The first of the purchases, of Norway-based solar panel maker REC Group, was worth USD 771 million. Ownership of REC, acquired from the China National Bluestar (Group) Co. Ltd., gives RIL access to crucial knowhow in the renewables sector with R&D being something India is seen as being lagging on. REC holds or has applied for over 600 utility and design patents and RIL noted its “strong focus on research and development”, which it is looking to now hitch to the comany’s “world-class innovation, scale, and operational excellence” with the goal being to “further accelerate path-breaking technological developments” along with the introduction of new products.
A recognised industry player, REC is among the global leaders in solar modules, which have a reputation for “efficiency, reliability and long-guaranteed life”, the company said, noting especially REC’s use of heterojunction (HJT) technology that “helps its modules surpass the performance of other commonly used technologies in the industry”. Reliance said it will use REC’s technology to make metallic silicon and solar panels at its Jamnagar gigafactory, where the annual capacity is expected to expand to 10 gigawatts from 4 gigawatts.
“Compared to its global counterparts, India is still a laggard in terms of technology adaptiveness and competitiveness. REC has a local base as well as a global presence. So, both things Reliance can leverage with this acquisition,” Jyoti Gulia, founder of JMK Research, told CNBC TV18.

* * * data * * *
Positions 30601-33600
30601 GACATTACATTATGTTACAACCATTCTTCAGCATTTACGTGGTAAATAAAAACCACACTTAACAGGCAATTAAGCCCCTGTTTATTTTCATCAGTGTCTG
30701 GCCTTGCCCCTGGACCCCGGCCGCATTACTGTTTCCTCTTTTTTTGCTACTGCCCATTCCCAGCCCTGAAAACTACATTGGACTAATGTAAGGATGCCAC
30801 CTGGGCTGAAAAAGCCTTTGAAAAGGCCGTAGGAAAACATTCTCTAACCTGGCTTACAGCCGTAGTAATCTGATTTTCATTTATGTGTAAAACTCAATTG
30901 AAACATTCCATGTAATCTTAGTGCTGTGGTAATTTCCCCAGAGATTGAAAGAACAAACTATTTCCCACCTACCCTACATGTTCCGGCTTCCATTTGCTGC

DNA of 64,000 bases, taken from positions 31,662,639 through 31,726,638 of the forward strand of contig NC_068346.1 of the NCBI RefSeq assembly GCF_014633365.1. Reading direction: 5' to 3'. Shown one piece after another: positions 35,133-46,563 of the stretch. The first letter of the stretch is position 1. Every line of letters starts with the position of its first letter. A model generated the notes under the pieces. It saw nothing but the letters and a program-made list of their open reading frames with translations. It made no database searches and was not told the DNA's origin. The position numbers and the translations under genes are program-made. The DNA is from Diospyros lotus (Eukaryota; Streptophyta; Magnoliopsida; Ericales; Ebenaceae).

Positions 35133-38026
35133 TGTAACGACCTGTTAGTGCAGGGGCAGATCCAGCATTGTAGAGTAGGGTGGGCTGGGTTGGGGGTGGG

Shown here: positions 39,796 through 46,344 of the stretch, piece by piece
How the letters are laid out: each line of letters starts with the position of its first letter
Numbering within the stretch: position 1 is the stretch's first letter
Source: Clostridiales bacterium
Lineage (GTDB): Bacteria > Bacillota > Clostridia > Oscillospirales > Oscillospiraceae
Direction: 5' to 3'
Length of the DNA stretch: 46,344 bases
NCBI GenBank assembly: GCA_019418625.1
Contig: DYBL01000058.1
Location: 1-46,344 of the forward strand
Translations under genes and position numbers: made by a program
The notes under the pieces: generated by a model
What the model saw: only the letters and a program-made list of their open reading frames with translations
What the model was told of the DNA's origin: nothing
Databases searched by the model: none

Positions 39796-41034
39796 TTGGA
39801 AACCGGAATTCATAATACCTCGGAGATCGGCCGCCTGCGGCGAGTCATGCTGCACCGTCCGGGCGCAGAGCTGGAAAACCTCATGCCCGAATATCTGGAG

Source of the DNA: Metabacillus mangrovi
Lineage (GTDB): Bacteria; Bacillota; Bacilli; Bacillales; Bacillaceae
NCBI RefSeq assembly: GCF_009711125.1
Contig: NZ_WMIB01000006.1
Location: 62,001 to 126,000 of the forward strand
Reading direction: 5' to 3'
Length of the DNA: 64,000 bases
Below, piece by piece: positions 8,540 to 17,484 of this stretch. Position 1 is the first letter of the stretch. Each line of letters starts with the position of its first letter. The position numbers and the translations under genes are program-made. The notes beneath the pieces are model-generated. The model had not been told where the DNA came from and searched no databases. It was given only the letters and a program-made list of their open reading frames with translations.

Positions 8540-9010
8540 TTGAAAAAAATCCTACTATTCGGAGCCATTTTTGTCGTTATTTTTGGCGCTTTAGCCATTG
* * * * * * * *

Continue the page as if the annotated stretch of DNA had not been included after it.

If the REC purchase will see RIL become one of the major players globally in solar cell manufacturing, the second transaction announced on October 10 — for a 40 per cent stake in Sterling & Wilson Solar Ltd (SWSL) — is intended to vault the company into the top of the EPC (engineering, procurement, construction) pile in renewables.
RIL said the partnership with SWSL will give it access to engineering and project management skills and “complement Reliance’s proven strengths in digital technology, engineering, and procurement and project execution”. SWSL, which has a presence across 24 countries, has already executed more than 11GW of solar turnkey projects globally and is regarded as being a leader in the EPC and operations & maintenance sector.
The two deals thus give Reliance access to the latest tech and knowhow along with global manufacturing capabilities.
Has RIL Made Other Investments As Part Of Its Green Drive?
In August this year, Reliance had announced a USD 50 million investment, again through RNESL, in the US-based Ambri Inc., a battery storage technology that makes long-duration batteries. The deal gives RIL access to Ambri’s technology for making batteries that require minimal maintenance and can store electricity for up to 10 hours.
Then there are partnerships that it has entered with the German NexWafe GmbH, which manufactures silicon wafers for solar panels, and the Denmark-based Stiesdal A/S. While the USD 29 million that RIL is investing in NexWafe GmbH will help with its solar energy production targets, the Stiesdal deal is for technology development and manufacturing of the company’s hydrogen electrolysers in India.